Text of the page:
Nova Scotia drivers face higher gas prices
Premier says no cutting gas tax
Nova Scotians are bracing for near-record gasoline prices as the cost to fill up climbs around the country.
Pump prices have been rising steadily all spring. CBC News predicts the price in Nova Scotia will jump about 1.5 cents a litre overnight, making it 144.4 in Halifax — just shy of the all-time high.
Premier Darrell Dexter said Thursday there's little his government can do to bring down gas prices.
He rejects any suggestion to cut the provincial motive fuel tax, which is 15.5 cents per litre. He said that would mean cuts to health and education to make up the difference.
He also said driving up the debt is not an option.
Dexter defended the province's regulation system when Liberal Leader Stephen McNeil asked what he's doing to give Nova Scotians a break at the pumps.
"The leader of the Opposition continues to attack the regime of regulation of gas in the province, which has led to lower prices for our province," Dexter said in the legislature Thursday.
"If the leader of the Opposition had his way, he would like to have big oil companies setting the price of gas."
The Nova Scotia Utility and Review Board sets the price of gas every Friday at 12:01 a.m.
The price of gasoline in the province has climbed every week since Christmas, except for a 0.5 cent drop in mid-March.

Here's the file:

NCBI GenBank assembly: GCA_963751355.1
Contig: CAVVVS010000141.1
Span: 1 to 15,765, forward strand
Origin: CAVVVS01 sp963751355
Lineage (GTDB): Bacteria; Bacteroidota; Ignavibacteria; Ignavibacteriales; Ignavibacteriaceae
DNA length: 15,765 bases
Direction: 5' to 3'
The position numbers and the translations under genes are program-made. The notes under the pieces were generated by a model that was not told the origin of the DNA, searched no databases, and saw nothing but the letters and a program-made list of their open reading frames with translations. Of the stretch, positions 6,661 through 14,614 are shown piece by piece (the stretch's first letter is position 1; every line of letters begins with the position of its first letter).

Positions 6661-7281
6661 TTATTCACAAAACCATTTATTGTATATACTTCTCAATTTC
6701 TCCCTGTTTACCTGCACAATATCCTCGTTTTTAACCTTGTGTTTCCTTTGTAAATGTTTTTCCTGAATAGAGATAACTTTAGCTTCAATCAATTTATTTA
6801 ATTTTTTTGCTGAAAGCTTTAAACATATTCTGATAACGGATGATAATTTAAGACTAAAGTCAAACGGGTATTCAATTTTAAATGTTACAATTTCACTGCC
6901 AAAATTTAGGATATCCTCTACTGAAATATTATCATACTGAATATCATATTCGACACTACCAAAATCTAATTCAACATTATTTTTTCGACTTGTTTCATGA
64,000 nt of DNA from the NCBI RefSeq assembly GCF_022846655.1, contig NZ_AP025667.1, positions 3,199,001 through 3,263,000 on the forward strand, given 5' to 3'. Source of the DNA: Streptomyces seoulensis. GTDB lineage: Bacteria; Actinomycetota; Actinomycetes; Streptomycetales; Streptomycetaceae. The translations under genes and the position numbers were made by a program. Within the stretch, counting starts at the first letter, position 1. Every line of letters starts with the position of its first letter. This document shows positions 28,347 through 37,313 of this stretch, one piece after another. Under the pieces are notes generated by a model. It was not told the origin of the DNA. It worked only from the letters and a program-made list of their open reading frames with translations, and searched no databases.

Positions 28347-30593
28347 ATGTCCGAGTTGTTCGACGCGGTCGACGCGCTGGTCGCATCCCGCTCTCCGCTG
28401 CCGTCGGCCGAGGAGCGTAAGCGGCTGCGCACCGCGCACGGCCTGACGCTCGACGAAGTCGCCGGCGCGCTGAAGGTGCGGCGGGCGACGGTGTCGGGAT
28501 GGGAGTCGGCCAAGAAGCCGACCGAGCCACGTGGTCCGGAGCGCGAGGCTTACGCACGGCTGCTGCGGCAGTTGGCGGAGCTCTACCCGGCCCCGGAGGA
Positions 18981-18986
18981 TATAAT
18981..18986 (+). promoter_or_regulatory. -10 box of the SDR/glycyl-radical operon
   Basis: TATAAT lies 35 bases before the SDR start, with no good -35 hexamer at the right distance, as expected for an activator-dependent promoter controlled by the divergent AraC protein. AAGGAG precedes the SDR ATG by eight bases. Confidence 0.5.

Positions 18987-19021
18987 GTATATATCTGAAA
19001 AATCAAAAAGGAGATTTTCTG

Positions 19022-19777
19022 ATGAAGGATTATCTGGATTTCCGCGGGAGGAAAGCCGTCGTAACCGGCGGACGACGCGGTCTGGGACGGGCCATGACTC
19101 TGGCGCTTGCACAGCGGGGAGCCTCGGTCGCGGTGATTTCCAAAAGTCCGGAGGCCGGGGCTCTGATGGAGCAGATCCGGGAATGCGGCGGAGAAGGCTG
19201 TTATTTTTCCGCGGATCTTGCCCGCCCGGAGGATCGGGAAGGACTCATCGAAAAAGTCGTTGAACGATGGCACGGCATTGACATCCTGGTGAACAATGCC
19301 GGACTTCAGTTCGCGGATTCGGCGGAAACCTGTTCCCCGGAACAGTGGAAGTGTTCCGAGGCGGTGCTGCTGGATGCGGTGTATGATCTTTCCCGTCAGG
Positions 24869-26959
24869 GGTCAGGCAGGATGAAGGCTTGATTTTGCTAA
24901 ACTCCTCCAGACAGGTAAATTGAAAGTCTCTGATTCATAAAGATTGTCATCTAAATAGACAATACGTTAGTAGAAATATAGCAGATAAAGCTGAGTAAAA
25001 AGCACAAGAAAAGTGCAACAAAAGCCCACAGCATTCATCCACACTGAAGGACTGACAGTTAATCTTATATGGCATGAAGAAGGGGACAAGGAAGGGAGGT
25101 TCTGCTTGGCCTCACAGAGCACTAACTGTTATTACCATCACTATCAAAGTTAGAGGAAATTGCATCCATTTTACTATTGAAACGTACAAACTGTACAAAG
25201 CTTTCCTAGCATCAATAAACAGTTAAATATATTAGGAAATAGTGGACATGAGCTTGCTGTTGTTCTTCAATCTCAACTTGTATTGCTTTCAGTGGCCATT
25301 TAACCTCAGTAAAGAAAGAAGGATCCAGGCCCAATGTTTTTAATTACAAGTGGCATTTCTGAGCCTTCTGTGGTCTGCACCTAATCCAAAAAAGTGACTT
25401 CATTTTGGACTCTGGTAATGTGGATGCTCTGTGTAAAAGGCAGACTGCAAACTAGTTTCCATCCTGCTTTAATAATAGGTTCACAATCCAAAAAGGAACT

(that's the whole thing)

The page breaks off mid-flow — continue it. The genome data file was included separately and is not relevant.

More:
Motive fuel tax to bring in $254 million this year
Progressive Conservative MLA Chris d'Entremont, who represents Argyle, said rural Nova Scotians are feeling the pinch.
"From its furthest point you're probably 50 or 60 kilometers away from health services, the hospital, you name it," he said Thursday.
"It's all away and you know, people are starting to find it a little tough."
The provincial government, which expects to take in about $254 million with the motive fuel tax this year, said cutting the tax wouldn't be good for Nova Scotia.
"All of the programming in Nova Scotia is built on the revenue that we have so what the Opposition is suggesting is that we take money out of taxation," Dexter told reporters.
"They would have to either cut more money out of the budgets of education and of health care. Either that or they would want to run up the deficit higher. I don't think any of those things are acceptable."
In New Brunswick, where gas prices are also regulated, a new record was set Thursday when the price climbed to 142.2 cents a litre.
Some analysts warn that the worst is yet to come, even though crude oil prices are lower than a year ago.
Roger McKnight, of En-Pro International Inc., said gas prices usually climb in the spring when refineries close to switch from producing diesel to gasoline.
This year, he said, the shutdown of nine refineries in the U.S. and Europe is having a big impact in North America. He says prices started to climb in January instead of March and April as usual.